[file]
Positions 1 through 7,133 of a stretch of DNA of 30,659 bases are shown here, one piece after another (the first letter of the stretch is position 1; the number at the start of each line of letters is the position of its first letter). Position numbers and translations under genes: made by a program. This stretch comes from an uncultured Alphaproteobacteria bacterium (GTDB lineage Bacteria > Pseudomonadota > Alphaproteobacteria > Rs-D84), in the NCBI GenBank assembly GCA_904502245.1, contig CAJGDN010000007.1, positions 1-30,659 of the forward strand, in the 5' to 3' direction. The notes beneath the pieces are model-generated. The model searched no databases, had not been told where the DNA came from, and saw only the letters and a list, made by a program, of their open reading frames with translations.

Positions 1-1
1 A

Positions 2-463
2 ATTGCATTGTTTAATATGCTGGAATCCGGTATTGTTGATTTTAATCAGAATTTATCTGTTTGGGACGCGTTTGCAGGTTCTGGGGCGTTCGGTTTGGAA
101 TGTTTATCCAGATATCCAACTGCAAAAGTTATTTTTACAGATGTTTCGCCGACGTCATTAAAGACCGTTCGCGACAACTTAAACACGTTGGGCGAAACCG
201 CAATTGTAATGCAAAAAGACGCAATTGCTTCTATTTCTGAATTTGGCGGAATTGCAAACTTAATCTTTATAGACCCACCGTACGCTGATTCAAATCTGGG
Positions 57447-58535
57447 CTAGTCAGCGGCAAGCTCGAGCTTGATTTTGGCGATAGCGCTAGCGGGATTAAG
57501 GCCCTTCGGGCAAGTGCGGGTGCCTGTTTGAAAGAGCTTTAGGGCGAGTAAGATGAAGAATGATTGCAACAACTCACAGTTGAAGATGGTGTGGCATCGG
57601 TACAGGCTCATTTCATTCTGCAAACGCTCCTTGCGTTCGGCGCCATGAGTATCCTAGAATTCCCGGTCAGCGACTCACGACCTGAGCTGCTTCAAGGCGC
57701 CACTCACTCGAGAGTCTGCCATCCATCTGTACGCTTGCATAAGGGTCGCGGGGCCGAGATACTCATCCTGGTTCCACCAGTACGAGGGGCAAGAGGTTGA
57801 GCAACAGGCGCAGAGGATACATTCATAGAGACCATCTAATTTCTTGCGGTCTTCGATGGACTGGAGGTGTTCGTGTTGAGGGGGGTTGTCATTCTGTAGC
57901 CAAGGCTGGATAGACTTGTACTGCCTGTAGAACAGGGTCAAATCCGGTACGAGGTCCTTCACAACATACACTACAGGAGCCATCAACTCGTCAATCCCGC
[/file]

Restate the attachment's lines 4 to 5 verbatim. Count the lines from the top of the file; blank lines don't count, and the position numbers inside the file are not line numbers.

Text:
Positions 2-463
2 ATTGCATTGTTTAATATGCTGGAATCCGGTATTGTTGATTTTAATCAGAATTTATCTGTTTGGGACGCGTTTGCAGGTTCTGGGGCGTTCGGTTTGGAA